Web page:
Outbound links take visitors from your website to an external site. These links pass along value to the external site, because search engines understand the link to be a stamp of approval. That means that every time you link to an external site, you’re giving it the thumbs up for search engines, and providing users with a better navigating experience.
Internal linking, or building links between a website’s own pages, improves a site’s crawlability and sends signals to search engines about the most important keywords on a page. It also keeps users navigating your site longer, which search engines understand to be a positive reflection of site quality.
Takeaway for search marketers:
Focus on creating web pages with a clear hierarchy interspersed with internal and external links. If you’re not sure about the quality of your site’s on-page SEO, run it through Alexa’s on-page SEO checker. The tool gives you a list of activities to improve on-page SEO, previews how pages might appear in search engine results, and identifies opportunities to improve rankings.
Related: The 25-Point SEO Checklist
What is Off-site SEO?
Off-site SEO encompasses factors that happen outside of your website but still affect your ranking. This includes things like the number of backlinks you have and the quality of the sites that link to you. Off-site SEO shows search engines that your site is valuable and authoritative and deserves to rank highly in results.
Unlike on-site SEO, off-site SEO is not 100% under your control. But you can improve a site’s off-site SEO by focusing on two things: building links and reputation.
In off-site SEO, link-building refers to the practice of getting high-quality external sites to link back to you. SEO professionals talk about “link juice” flowing between sites; this just means that every time a reputable site links to you, search engines take that as a sign your site is also reputable and thus improves your chances of ranking higher in SERPs.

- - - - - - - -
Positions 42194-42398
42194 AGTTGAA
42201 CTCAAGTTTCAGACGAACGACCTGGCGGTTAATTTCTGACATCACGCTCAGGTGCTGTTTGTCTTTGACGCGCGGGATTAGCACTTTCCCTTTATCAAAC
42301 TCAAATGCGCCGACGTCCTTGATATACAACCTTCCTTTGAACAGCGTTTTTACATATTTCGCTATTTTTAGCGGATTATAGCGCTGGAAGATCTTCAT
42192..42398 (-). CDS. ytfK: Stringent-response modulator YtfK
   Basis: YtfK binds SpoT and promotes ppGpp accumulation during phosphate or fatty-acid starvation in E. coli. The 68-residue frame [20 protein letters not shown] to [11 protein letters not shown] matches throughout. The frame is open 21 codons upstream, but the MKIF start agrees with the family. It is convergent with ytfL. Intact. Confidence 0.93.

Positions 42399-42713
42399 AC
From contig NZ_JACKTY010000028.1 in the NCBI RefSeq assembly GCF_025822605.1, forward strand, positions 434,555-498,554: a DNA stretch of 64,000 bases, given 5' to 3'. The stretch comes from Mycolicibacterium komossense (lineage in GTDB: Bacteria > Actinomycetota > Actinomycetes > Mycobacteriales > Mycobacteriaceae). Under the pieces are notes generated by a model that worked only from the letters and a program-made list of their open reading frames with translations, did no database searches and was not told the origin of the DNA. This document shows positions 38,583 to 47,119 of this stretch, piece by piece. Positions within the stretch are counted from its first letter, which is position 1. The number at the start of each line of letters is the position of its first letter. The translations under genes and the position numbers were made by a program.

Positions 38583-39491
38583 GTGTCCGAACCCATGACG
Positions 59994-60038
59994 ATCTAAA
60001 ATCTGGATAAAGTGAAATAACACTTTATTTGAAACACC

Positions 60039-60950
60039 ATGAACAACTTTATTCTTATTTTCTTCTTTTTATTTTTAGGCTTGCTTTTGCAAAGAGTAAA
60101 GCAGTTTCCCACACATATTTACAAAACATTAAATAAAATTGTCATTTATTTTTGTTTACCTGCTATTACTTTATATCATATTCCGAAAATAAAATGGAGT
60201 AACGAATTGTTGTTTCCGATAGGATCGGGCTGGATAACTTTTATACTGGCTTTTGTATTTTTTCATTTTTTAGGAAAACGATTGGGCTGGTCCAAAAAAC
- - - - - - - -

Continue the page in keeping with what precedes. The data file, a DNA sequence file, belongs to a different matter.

Not all backlinks are equal. Search engines calibrate the value of a link back to a site based on several factors:
- Linking site authority
- Relevance of the linked-from content
- Relevance of the backlink’s anchor text
- Number of links the backlinking site has
- Whether the link is followed or no-followed
Most search marketers actively seek links from good external sites. To figure out which sites can provide high-quality backlinks, take a look at the site’s Alexa Rank. The lower the Alexa Rank, the more valuable that site’s backlinks will be. You can find Alexa Rank in the Site Overview Tool.
Once you have a list of high-quality sites to get backlinks from, you can get to work on off-site SEO techniques like guest blogging, brand-mention link acquisition, and broken-link acquisition.
Takeaway for Search Marketers
Optimization for search engines goes beyond the purely technical, requiring creativity and relationship-building activities. It’s an ongoing process, so it pays to do a site audit every month; this helps you monitor your backlink profile, influence, and competitiveness in the SERPs.
SEO Keyword Research
Let’s go back to the beginning of the whole search process for a minute. A search starts when a user types a word or phrase into a search engine. Search engines use keywords (and subtleties like word order, spelling, and tense) to figure out searcher intent, or what the searcher is actually hoping to find.
Keyword research helps search marketers understand what users are searching, what words they’re using to do so, and which of those keywords bring traffic and business to a website.